SERVICE TO HALL: Every day average citizens serve Hall County in an important but often overlooked and underappreciated capacity. But once the service is slowed, delayed, canceled or even stopped, then complaints arise. This is the fourth in a series of stories examining the daily lives of the unnoticed workforce.
How to call 911 effectively
Know your location address and the number you are calling from
If you are calling from a cell phone, describe the location including landmarks
Answer the operator’s questions clearly
Follow all directions
Other helpful hints
Teach your children how to properly use 911
Make sure all household members know their address and phone number
Make sure your house number is clearly posted and visible from the street at night
Keep your address, phone number and directions to your house written down next to your home phone
If you are in need of law enforcement, medical or fire personnel but it is not an emergency call 770-536-8812 to reach dispatch on a lower priority than 911.
“Hall County 911, what is the address of your emergency?”
This is a phrase Jeff Copeland is all too familiar with. He should be, since he has said it himself thousands of times during a 21-year career as a Hall County emergency dispatcher, a job he finds challenging and rewarding.
“Once you pick up that phone, you never know what’s going to be on the other end,” he said. “But I like to help people, and that is the number one objective here.
“Sometimes I also enjoy the excitement of the calls that come in.”
From his supervisor’s desk, Copeland monitors seven different computer screens and answers calls ranging from the mundane to extreme emergencies. In any given 24-hour period, Hall County’s 911 dispatch receives an estimated 1,000 calls, including vehicle accidents, fires, medical emergencies and crimes such as assaults, robberies or domestic violence.
Despite the agency’s dedication to help those in need, inevitably some situations will end badly. Every dispatcher has a call he or she will never forget, Copeland admitted.
His own call came during the Christmas season 1994, when he was still a rookie dispatcher.
“I got a call that there was a child who was not breathing,” he said “Somebody fell on top of a child at a party and didn’t realize it, and the child didn’t make it by the time we got there.
“Calls involving kids always tug at you, and that one in particular has always stuck with me.”
If a call proves to be especially troubling, the county provides counseling services through their Employee Assistance Program.
Before he was a dispatcher, Copeland was a commercial truck driver. After a work-related accident left him with a broken neck, he was out of work for three years.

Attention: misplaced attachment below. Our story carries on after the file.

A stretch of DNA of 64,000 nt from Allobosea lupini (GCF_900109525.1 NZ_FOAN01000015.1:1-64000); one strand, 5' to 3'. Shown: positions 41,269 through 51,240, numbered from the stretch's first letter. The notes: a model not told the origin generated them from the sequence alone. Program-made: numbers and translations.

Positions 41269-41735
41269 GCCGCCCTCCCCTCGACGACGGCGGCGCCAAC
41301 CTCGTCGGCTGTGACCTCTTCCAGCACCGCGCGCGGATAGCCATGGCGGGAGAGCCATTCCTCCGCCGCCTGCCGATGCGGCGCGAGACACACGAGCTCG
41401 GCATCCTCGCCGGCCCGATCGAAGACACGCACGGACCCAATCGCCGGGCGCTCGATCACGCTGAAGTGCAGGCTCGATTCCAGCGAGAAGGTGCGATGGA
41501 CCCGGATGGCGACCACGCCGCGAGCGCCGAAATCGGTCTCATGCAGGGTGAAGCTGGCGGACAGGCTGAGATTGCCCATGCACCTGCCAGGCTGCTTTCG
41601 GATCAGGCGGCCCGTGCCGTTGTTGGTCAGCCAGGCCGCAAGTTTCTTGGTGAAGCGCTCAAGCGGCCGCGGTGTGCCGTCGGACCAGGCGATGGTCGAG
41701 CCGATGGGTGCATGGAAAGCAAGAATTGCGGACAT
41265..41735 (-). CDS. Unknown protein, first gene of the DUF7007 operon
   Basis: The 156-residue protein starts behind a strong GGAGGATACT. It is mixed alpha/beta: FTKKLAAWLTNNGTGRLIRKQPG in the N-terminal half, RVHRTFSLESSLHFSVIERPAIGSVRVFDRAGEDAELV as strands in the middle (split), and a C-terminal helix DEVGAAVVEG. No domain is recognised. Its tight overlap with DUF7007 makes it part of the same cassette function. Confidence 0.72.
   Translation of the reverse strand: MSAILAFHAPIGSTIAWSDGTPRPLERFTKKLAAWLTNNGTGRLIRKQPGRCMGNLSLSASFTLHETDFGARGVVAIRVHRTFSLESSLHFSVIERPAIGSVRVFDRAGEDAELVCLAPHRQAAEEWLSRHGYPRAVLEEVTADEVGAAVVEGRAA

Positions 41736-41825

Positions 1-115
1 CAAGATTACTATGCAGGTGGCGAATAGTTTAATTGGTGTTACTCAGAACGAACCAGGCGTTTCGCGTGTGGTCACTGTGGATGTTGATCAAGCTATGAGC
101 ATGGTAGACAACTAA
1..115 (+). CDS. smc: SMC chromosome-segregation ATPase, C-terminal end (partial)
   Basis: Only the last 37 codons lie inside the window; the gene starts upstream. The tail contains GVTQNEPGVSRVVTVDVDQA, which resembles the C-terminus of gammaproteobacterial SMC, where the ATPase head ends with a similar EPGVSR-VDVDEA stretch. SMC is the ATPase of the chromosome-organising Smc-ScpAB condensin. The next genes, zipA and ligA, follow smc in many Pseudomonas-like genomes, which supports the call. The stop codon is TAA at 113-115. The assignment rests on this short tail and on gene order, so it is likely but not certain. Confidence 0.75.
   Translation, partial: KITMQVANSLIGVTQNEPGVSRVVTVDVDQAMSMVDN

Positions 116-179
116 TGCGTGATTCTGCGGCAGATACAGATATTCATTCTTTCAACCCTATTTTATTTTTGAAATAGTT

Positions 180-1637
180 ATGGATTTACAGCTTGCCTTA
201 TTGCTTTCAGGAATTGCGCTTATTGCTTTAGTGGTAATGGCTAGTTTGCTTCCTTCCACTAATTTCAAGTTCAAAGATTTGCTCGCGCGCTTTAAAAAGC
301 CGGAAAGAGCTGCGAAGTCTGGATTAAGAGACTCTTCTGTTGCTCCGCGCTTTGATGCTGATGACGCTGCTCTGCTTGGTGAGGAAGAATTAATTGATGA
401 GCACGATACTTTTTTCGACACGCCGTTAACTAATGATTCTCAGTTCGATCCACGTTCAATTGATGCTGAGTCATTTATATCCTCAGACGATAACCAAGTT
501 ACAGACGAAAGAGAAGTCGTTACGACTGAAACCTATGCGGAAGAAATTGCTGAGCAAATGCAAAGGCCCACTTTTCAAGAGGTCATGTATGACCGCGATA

Copeland had relatives working in law enforcement and had always spent time listening to radio scanners as a hobby. Eventually he decided a career as a dispatcher would be rewarding and accommodating toward his injury.
“It’s not a job you just do for a paycheck,” he said. “It’s not a bad job, it’s just got to be something you like.”
Copeland works seven 12-hour shifts, from 6:45 a.m. to 6:45 p.m., every two weeks in addition to working on call and covering extra shifts when staffing is short-handed. He gets a 10-minute break every two hours, but no lunch breaks.
When a call comes in, dispatchers start with a set series of questions. First, they establish the location of the emergency and the phone number of the caller in case they get disconnected. Then they get a description of the emergency, send appropriate emergency personnel, get further information based on the situation and provide support and advice to the caller.
“Our goal is to have people en route to the emergency in two minutes or less from the time we answer the phone,” Copeland said. “Right now our average is a minute and 35 seconds.”
Every operator is certified to provide emergency medical advice and to relay the proper information to the EMT on the way to the emergency. They are also responsible for calls to police officers, something most operators take very seriously, Copeland said.
“We’re fortunate that we pretty much work with same officers everyday,” he said. “You can tell by the sound of their voice what they need.
“The biggest thing is that everybody that starts today goes home tonight the same way — not injured. That’s the rewarding thing.”